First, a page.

Prior art data pipelines were typically incorporated within larger, highly customized parts. These highly customized parts often used specialized elements or specialized designs at the transistor-level to construct the desired self-timed data pipeline. It will be appreciated that such an approach to designing a self-timed data pipeline suffers from a number of shortcomings. Designing and producing a data pipeline in a customized part can be a time-consuming process. It can also be costly to fabricate and test such a part. In addition, the final product of such an approach is a very application-specific, customized part which does not readily lend itself to replication or adaptation to other contexts.

As will be described, the present invention departs from the prior art approach of designing a self-timed data pipeline in a customized part using specialized elements and transistor-level designs. Instead, the present invention provides for a self-timed pipeline comprising a plurality of pipeline stages, with each pipeline stage comprised of data flip-flops and combinational logic utilizing common logic elements available in commodity application specific integrated circuits. The present invention, accordingly, provides for an inexpensive and versatile data pipeline apparatus and design methodology.

SUMMARY OF THE INVENTION

The present invention finds application in the area of asynchronous circuits, and more particularly, in the area of self-timed data pipelines. The present invention can be utilized in any context where data is pipelined including, for example, in a network interface controller within a parallel processing system. In accordance with the present invention, a self-timed data pipeline is comprised of a plurality of pipeline stages. Each of these pipeline stages comprises at least one data latch coupled to selectively configured combinational logic. The combinational logic is selectively configured to suit the demands of the particular data pipeline and provides clocking to the at least one data latch in the pipeline stage. The pipeline stages can advantageously communicate with one another, and pass data in an asynchronous fashion through the use of READY and ACKNOWLEDGE signals.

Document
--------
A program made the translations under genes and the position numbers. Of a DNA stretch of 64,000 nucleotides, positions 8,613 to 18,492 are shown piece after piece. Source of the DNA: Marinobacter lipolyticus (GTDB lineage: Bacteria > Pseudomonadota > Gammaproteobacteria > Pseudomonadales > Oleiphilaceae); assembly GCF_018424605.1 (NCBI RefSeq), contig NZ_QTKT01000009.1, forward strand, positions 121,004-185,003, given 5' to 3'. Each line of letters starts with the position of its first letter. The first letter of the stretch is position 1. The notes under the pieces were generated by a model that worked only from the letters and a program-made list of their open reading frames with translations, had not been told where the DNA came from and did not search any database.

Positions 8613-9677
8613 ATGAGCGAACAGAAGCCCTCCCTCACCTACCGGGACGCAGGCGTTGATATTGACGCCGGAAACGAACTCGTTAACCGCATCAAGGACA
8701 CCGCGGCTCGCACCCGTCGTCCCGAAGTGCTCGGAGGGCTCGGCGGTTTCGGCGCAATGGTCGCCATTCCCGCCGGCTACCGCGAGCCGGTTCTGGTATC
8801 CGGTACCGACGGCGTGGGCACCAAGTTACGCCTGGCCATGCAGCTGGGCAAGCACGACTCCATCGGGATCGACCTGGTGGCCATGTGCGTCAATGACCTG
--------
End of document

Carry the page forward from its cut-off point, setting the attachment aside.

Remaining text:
In a first embodiment, described herein, the combinational logic within a pipeline stage incorporates a first logical AND gate, a second logical AND gate, a logical OR gate, a driver, and a Toggle flip-flop. In this embodiment, a READY signal from a prior pipeline stage is coupled as a first input to the first logical AND gate, and is inverted, and coupled as a first input to the second logical AND gate. An ACKNOWLEDGE signal from a subsequent pipeline stage is coupled as a second input to the second logical AND gate, and is inverted, and coupled as a second input to the first logical AND gate. The Q output of the Toggle flip-flop is coupled as a third input to the first logical AND gate, and is inverted, and coupled as a third input to the second logical AND gate. The outputs of the first and second logical AND gates are then coupled to the input of the logical OR gate. The driver then drives the output of the logical OR gate to the clock inputs of the data flip-flops in the pipeline stage. The Q output of the Toggle flip-flop is coupled to the D input of toggle flip-flop, while the Q output of Toggle flip-flop outputs the READY signal and the ACKNOWLEDGE signal for this particular pipeline stage.